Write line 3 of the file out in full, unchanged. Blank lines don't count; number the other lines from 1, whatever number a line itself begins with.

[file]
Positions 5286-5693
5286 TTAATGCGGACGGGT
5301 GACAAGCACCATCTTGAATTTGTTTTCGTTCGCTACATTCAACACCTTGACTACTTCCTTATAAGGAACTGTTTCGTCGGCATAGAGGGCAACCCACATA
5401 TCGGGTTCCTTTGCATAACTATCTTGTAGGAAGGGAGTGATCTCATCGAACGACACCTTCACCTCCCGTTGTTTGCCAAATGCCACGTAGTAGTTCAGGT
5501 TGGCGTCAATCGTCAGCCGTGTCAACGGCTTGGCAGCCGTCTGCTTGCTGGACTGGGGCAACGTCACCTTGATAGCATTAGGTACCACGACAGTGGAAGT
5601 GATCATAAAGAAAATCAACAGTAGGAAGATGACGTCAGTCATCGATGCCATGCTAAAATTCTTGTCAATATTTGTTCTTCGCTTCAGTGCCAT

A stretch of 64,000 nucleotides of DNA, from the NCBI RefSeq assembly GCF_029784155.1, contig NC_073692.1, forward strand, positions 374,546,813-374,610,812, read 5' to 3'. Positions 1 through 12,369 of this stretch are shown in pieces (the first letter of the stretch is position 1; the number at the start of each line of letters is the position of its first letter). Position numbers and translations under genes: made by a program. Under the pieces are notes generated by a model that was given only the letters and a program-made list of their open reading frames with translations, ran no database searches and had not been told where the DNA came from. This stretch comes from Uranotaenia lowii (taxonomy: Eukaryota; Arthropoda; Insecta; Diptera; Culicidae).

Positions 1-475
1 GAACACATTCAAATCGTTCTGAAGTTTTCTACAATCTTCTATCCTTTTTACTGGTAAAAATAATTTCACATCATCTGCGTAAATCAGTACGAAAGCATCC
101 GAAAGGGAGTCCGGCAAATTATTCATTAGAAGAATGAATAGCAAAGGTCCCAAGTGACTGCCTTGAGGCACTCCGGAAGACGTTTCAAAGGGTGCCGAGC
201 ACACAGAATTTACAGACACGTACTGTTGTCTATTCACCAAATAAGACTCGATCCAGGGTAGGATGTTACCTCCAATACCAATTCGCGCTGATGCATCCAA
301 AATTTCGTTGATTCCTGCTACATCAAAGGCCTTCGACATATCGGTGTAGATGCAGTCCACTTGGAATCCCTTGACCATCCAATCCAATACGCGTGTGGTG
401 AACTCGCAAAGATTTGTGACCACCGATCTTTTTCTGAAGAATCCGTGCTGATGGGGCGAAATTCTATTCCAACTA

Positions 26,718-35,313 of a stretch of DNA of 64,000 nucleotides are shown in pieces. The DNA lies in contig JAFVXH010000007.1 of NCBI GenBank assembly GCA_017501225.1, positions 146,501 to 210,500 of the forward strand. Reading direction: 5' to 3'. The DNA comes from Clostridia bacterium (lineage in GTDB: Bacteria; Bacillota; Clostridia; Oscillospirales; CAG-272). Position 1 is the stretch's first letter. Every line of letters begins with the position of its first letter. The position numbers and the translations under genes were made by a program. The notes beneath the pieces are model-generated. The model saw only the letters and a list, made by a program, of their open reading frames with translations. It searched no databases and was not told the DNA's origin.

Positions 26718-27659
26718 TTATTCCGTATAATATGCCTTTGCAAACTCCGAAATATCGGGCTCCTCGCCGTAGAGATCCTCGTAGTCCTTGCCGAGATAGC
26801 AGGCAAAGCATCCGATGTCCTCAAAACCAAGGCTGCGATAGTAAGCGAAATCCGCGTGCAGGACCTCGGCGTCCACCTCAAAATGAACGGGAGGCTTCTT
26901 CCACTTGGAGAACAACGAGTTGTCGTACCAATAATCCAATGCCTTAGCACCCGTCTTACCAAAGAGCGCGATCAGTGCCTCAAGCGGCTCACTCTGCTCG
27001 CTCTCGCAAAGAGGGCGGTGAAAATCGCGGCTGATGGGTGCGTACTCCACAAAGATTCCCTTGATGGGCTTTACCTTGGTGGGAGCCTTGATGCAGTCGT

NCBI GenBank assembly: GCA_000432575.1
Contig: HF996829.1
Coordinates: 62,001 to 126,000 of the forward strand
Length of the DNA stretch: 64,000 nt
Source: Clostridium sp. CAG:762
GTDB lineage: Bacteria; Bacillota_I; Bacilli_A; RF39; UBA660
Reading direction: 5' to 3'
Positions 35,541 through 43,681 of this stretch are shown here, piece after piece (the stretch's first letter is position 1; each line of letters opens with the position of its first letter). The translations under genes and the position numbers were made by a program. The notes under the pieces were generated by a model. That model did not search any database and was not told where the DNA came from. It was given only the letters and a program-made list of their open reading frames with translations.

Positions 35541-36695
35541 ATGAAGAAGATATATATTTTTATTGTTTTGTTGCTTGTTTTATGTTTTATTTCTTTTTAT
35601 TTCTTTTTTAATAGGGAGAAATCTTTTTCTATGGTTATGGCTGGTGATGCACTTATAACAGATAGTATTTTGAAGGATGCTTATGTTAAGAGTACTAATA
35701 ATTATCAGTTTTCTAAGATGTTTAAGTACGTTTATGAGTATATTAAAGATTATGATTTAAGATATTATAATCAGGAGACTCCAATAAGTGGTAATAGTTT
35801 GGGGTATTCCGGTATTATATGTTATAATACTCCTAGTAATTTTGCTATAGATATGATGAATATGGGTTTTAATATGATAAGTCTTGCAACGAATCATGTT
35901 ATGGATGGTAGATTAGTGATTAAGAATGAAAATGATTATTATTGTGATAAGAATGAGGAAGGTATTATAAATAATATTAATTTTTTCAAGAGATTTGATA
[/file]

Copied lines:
5301 GACAAGCACCATCTTGAATTTGTTTTCGTTCGCTACATTCAACACCTTGACTACTTCCTTATAAGGAACTGTTTCGTCGGCATAGAGGGCAACCCACATA